Now I have finally got around to riding road bikes of different materials – aluminium, steel, and titanium; no carbon bike yet for me! – I’ve come to realize how spoiled I have been with the Bianchi Ti Megatube. As that was only my second road bike (the first being a very respectable steel Wheeler Desenzano with Shimano 105), and having it for so long, I really didn’t understand nor appreciate what I was experiencing with titanium, and especially as that model was the pinnacle (or very close to it) of Bianchi’s 1996 range. What, not every bike has Campagnolo “Record” components?
And now, after getting back into cycling after several years and quickly going through a Scott Speedster 50 (aluminium), then onto a Bianchi M Alloy Pro (aluminium), then building up an old Bianchi Sprint 76 (steel) for fun and feeling the difference, I have come to appreciate the softer, more compliant materials. While I like the “zip” of aluminium, I like the “smooth” of steel even more. Must be my age…
Titanium: the best of both worlds? In a word, yes. The Bianchi Ti Megatube is just so nice to be on. That provided me with the inspiration for the next project, and so the search for a titanium frame began.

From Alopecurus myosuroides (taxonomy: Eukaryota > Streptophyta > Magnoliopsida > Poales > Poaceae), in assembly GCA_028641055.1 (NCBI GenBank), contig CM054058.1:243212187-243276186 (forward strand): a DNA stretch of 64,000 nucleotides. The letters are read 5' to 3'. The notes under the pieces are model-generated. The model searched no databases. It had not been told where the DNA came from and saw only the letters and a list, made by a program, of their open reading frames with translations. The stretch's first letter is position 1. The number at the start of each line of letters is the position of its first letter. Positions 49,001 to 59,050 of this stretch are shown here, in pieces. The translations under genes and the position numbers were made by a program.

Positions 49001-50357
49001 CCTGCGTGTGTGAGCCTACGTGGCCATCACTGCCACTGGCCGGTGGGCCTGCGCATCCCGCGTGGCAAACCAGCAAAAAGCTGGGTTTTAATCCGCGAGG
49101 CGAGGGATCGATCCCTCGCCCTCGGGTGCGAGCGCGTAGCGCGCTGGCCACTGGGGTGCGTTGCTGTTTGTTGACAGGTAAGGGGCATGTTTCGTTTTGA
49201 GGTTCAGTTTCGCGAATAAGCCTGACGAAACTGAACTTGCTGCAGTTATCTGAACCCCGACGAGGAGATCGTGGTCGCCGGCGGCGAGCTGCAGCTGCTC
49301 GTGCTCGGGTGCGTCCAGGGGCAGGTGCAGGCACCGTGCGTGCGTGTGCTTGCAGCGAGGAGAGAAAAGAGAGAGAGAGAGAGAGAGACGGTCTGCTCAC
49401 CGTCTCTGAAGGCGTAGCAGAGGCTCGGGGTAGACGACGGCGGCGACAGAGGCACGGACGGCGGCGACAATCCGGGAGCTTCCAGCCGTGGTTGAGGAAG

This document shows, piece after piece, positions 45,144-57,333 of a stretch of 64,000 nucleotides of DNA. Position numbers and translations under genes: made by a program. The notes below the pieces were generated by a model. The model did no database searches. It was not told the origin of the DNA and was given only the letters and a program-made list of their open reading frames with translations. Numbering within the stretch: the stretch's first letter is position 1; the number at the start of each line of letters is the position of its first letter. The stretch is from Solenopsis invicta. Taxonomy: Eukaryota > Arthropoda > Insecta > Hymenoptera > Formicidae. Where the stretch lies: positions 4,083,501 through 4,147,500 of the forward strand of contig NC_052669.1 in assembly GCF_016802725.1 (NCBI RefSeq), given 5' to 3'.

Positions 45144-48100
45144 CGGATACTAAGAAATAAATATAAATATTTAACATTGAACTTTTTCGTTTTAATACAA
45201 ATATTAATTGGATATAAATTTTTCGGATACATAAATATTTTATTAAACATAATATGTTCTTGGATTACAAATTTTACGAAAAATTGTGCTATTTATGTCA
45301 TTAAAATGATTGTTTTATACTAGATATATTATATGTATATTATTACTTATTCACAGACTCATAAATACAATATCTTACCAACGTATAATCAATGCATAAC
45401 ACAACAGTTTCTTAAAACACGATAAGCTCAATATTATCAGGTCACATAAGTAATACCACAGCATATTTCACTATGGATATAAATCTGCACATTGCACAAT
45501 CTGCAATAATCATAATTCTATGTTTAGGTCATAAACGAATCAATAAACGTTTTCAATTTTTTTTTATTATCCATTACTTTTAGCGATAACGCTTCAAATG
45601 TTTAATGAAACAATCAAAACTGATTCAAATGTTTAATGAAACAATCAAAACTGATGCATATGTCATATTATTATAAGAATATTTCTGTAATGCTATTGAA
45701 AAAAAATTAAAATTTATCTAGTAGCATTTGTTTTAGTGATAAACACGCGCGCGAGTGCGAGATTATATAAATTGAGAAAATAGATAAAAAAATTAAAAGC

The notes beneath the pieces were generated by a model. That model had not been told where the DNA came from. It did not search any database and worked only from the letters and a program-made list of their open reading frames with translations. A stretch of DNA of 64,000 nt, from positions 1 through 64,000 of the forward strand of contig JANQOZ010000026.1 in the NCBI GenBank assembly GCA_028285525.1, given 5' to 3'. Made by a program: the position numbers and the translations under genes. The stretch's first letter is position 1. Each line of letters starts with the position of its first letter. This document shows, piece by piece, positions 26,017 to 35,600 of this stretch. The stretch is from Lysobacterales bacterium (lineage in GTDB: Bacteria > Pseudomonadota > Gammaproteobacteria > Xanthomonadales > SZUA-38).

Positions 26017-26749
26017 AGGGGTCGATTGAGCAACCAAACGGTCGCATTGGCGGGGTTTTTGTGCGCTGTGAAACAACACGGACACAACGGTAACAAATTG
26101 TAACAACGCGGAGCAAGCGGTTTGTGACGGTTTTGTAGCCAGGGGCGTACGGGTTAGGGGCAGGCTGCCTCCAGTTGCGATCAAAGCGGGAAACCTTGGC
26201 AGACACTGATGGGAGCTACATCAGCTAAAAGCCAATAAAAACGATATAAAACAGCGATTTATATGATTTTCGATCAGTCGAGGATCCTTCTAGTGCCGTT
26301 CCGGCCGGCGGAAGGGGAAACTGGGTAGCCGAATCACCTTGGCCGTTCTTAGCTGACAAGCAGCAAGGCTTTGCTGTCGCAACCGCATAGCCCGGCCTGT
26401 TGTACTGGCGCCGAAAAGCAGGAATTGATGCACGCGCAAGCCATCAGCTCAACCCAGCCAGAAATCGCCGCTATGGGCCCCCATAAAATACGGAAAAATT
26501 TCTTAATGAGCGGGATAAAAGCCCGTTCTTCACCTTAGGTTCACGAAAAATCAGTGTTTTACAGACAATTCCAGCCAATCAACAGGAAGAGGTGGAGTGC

After several weeks of searching, one popped up on eBay in Monterrey, California. After a long time watching it, with the listing timing out and being relisted a few times, the price slowly coming down, and finally a “make offer” button being added, I negotiated a good price – and a very good price when considering the carbon fork and Campagnolo Chorus headset.
Weeks later, in the January online sales, I found a “winter wheelset” deal on Campagnolo Vento wheels that included Continental Gatorskin tyres and tubes.
Finally, a few more weeks pass, and a slightly-used Campagnolo Veloce 10-speed groupset, including a 12-25t cassette, came up for sale on eBay. I set my limit and stuck to it, and ended up with a fantastic groupset in silver, for a “Shimano-in-black” price.
In the meantime, I had been seeking out the finishing bits, such as the stem, seatpost, bars, cables & housing, pedals etc. (I had a new saddle already, and bar tape.) It all came together quite quickly really – sometimes you can just get lucky with auction sites!
First impressions: light and smooth. It fits. It reminded me of the 59cm State Bicycle Co. fixie I recently sold, it feels that solid, but of course about a million times lighter. In fact, as light as an aluminium bike, but as smooth as a steel bike. Maybe 57cm is just a little too small for me, and 59cm is perfect.
I think this will be one to keep. It’s not quite as nice as the Bianchi Ti Megatube… but I’d like to ride them back-to-back to be sure how different they are. Unfortunately I don’t think that’ll ever happen, with the Megatube being in France. For now I’m very happy with it, and won’t feel bad about advertising the Bianchi M Alloy Pro for sale.